Street performing has been a part of Catanesi’s DNA since the start of his six-string journey. After making the leap from piano to guitar at the age of 15, he quickly began busking with various bands.

“Most of [what I know] I learned by myself spending hours and hours playing,” he said. “At the same time I started jamming with friends and joined some bands. At some point with one of the bands we also did some street performances. 

“It captured me: the freedom of the street and the connection you can create to the public. Something that is very different on stage.”

“I’ve always been intrigued by the unknown and different cultures,” Catanesi explained when asked what further inspired him to become a street performer. “When I was younger my dad traveled a lot for work. He would always bring little gifts from other places and it made me curious to see the world too. 

“The connection of traveling and playing guitar just kind of happened,” he continued. “I realized that busking allowed me to travel anywhere and do what I love.”

It was his adoption of a wireless system, though, that was the “total gamechanger”. “I started to use a wireless system three years ago,” he reflects. “I realized that for my show it's very important to be cableless and to be able to move freely. It allows me to get closer to my audiences and connect.”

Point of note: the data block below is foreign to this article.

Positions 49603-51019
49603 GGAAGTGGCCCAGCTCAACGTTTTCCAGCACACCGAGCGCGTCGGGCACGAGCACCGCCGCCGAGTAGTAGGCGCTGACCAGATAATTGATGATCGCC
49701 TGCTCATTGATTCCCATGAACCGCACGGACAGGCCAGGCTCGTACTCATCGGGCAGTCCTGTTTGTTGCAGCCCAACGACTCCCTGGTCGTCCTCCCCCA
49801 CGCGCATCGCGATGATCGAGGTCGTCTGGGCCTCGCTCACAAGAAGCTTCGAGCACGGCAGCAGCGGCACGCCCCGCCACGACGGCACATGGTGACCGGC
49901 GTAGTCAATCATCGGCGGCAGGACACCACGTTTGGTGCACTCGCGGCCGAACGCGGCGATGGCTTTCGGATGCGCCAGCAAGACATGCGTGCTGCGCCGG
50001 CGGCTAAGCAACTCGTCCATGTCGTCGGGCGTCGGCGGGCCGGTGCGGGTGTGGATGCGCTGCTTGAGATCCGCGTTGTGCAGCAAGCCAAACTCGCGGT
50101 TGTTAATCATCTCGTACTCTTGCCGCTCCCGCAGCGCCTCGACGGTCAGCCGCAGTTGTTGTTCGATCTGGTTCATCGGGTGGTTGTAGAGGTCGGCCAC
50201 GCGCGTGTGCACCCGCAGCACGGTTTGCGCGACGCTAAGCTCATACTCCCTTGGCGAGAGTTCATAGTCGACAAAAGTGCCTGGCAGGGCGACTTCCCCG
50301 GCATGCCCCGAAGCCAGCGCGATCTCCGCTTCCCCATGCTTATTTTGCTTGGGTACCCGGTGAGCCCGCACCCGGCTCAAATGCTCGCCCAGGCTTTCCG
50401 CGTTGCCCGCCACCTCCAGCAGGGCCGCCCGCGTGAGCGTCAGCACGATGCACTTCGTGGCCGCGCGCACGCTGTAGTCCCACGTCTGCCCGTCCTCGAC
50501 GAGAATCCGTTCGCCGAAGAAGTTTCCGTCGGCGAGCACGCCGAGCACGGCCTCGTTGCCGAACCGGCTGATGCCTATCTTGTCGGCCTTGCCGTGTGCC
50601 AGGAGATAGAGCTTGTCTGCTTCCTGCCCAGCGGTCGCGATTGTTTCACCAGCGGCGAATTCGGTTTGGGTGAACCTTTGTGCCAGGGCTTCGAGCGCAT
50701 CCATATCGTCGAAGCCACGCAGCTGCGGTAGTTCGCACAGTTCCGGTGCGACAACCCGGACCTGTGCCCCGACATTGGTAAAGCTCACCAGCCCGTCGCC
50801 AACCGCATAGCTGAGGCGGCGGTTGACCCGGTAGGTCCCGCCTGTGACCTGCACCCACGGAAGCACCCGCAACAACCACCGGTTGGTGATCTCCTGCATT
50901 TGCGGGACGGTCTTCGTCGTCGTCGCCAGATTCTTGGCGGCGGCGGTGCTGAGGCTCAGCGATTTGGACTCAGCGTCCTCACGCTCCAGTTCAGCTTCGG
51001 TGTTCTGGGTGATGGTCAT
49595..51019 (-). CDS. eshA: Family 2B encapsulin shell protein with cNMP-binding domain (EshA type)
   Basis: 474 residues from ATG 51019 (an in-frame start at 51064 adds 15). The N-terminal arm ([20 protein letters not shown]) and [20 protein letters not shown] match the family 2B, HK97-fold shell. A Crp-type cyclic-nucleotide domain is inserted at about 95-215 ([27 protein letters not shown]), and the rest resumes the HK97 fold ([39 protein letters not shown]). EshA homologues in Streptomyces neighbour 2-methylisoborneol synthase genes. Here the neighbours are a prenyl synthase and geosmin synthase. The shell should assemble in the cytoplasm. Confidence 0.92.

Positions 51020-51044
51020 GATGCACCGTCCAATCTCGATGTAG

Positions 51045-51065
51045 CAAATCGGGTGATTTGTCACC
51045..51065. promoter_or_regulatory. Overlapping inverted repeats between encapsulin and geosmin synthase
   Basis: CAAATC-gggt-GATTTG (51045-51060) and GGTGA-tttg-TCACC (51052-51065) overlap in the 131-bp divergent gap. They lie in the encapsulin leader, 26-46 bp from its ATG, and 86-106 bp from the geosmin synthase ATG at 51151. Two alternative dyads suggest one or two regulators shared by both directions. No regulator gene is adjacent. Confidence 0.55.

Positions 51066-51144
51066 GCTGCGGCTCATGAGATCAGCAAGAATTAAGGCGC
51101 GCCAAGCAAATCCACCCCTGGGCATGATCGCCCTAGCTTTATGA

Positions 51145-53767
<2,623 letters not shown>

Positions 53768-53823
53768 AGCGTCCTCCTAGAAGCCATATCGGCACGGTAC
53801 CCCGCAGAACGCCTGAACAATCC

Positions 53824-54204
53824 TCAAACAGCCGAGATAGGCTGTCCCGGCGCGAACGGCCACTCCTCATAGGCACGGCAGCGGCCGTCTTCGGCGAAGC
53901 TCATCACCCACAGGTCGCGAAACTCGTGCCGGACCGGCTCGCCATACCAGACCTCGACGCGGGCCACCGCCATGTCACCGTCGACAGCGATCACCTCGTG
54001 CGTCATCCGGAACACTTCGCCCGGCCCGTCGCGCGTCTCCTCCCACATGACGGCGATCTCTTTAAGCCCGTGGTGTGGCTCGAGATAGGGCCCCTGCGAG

Wireless system aside, Catanesi used to subscribe to a fairly standard street performer’s rig – the holy grail Roland Cube was once in there – though he’s recently made some modifications. The Cube has been swapped out for a JBL Eon PA for output purposes, while his guitars are paired with a Line 6 HX Stomp XL and Boss’s new RC-600 loop pedal.

As for guitars, Catanesi’s go-to model is a Fender Select Series Stratocaster, though he’s also been spotted out in the wild with a Gibson ES-339, Danelectro DC59, Epiphone SG, headless Traveler Guitar and Gretsch G2627T Streamliner, among others. “Every guitar invites you to play different things and in a different way,” he muses. “I love this aspect about playing different guitars.”

Recently, Catanesi’s unique performing abilities helped him to third spot at the first-ever Buskers World Cup in South Korea – a deserving accolade for all his efforts. 

Owing to his traveling lifestyle, there’s no telling where Borja Catanesi and his trusty wireless system will pop up next. However, if you ever find yourself strolling through a large European city, make sure to keep your eyes peeled: you must just stumble across one of the best street performances you’ll ever witness.

  • Follow Borja Catanesi on Instagram and YouTube to keep up to date with his globe-trotting performances.

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Matt Owen

Matt is a Staff Writer, writing for Guitar World, Guitarist and Total Guitar. He has a Masters in the guitar, a degree in history, and has spent the last 16 years playing everything from blues and jazz to indie and pop. When he’s not combining his passion for writing and music during his day job, Matt records for a number of UK-based bands and songwriters as a session musician.